The "Big Bag of Arbitrary Metadata Pairs" Pattern

| 2 Comments

The singular trick of any extensible programming language is designing the capability for people to do arbitrary things the language designer never thought of, without tempting them into the Turing tarpit. (I know how to use continuation-passing style in assembly and how to write any loop in terms of compare and jump. Ask me if I ever want to do that again.)

Some languages do this better than others. Lisp's answer is "All code looks basically the same and code operates on code, so get used to manipulating trees." Forth's answer is "Push and pop are complements. Get to work." Tcl's answer is "Everything is a string, and we're happy to parse all the time." Smalltalk's answer is "Even conditionals are passed messages." Java's answer is "Look! The delegation pattern!"

Ruby's answer is "Every part of speech—including pronouns, articles, and gerunds if you're really cool—is a chained method call. Also, have you heard of blocks?"

I make no secret that I consider Moose a transformative technology in modern Perl. (The Modern Perl book even explains object oriented Perl using Moose before mentioning that you can bless references if you really want to.) Moose is really two and a half things:

  • A set of much better defaults for an object system that encourage you to do the right thing by default
  • A well designed metaobject protocol with great opportunity for core flexibility and extended customization
  • A syntactic pattern to enable the first two items.

You can think of this design as three layers, and you're right. In practice, code written with Moose looks something like:

package MyApp::App::Role::HasRS;
# ABSTRACT: App role to represent ResultSets used in other App roles

use Modern::Perl;
use Moose::Role;

requires 'schema';

has [qw( update_rs analyze_rs )], is => 'ro', lazy_build => 1;

sub _build_update_rs  { shift->schema->resultset( 'Stock' ) }
sub _build_analyze_rs { shift->schema->resultset( 'Stock' ) }

around 'update_rs'  => \&reset_rs;
around 'analyze_rs' => \&reset_rs;

...

... where requires() marks an attribute as required during role composition, has() introduces attributes, and around() wraps existing methods.

Moose novices often get confused by the punctuation of this code. Moose itself exports requires, has(), around(), and a few other helper functions. These functions take a list of key/value pairs which influence what happens.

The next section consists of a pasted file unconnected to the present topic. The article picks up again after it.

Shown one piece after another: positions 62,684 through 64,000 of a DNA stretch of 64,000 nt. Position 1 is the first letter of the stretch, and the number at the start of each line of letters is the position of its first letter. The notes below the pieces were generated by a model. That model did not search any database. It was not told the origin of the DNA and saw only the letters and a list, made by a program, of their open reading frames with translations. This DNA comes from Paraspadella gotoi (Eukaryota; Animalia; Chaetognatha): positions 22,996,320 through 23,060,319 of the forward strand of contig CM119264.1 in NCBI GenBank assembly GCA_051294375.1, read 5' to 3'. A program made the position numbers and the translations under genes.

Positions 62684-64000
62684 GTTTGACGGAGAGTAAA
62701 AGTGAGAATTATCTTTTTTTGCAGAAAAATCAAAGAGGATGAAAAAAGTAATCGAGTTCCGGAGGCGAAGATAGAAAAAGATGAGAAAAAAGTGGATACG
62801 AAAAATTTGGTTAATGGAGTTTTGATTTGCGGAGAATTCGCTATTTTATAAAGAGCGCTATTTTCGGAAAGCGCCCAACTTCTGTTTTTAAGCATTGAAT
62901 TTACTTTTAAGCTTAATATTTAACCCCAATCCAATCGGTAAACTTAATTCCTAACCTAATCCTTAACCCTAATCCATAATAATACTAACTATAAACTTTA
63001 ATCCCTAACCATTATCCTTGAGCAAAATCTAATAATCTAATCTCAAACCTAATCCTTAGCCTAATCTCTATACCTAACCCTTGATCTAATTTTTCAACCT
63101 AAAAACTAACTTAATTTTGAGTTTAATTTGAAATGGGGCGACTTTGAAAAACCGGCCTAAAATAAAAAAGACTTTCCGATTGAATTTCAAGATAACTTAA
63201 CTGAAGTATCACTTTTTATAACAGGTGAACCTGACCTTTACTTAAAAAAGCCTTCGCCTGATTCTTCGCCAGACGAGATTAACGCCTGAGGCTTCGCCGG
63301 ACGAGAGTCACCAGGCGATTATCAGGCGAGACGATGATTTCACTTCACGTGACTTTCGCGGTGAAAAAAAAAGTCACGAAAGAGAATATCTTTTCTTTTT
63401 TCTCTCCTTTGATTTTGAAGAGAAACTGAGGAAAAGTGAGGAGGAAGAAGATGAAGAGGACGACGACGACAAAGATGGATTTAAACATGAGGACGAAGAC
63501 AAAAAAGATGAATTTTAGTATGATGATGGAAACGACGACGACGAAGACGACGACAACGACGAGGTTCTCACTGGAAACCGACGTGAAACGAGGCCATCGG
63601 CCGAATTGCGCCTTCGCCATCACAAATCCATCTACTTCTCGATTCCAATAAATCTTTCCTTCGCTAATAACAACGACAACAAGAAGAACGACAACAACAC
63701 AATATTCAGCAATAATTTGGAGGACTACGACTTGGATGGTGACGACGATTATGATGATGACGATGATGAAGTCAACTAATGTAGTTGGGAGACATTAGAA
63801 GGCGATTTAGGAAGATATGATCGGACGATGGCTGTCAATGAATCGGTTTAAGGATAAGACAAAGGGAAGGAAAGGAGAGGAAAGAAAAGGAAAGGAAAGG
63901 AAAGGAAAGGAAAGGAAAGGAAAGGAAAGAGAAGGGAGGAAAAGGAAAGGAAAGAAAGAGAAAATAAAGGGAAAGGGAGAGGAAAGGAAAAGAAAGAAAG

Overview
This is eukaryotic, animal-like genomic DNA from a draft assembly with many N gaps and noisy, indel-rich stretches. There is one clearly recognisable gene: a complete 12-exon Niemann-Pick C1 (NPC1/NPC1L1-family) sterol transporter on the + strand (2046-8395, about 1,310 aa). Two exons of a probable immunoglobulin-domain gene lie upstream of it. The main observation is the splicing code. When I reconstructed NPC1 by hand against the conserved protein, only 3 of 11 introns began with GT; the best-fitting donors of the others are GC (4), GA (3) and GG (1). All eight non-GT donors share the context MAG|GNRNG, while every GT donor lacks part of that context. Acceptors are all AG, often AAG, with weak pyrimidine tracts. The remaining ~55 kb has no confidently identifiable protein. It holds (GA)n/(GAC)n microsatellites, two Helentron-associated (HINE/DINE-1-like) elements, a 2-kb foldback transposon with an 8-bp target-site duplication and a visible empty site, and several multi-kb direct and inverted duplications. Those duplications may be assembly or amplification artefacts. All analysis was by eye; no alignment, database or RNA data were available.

That's it. That's the magic. The syntax you see is merely convention which takes advantage of a couple of pieces of core Perl syntax. There's nothing special or magical going on here.

Okay, that's not true. There is magic, but it's not in the syntax. I've recently started to use HTML::FormHandler to great effect. HTML::FormHandler::Moose takes the Moose syntax one step further:

package WineCatalog::Form::Wine;
# ABSTRACT: the wine editing form

use Modern::Perl;
use HTML::FormHandler::Moose;
use namespace::autoclean;

extends 'WineCatalog::Form::Base';

my $start_year   = 1900;
my $current_year = (localtime)[5] + 1901;

has '+item_class', default => 'Wine';

has_field 'link', type => 'Text', label => 'link to the wine on your site';

has_field 'year', type           => 'Select',
                  label          => 'Year',
                  required       => 1,
                  options_method => \&year_options,
                  empty_select   => '-- Select a Year --';

has_field 'image';
has_field 'description', type     => 'Text',
                         label    => 'The long description of the wine',
                         required => 1;

has_field 'winetype', type         => 'Select',
                      required     => 1,
                      empty_select => '-- Select a Type --',
                      label        => 'Wine type',
                      messages     =>
                      {
                          select_invalid_value => 'Invalid wine type selected'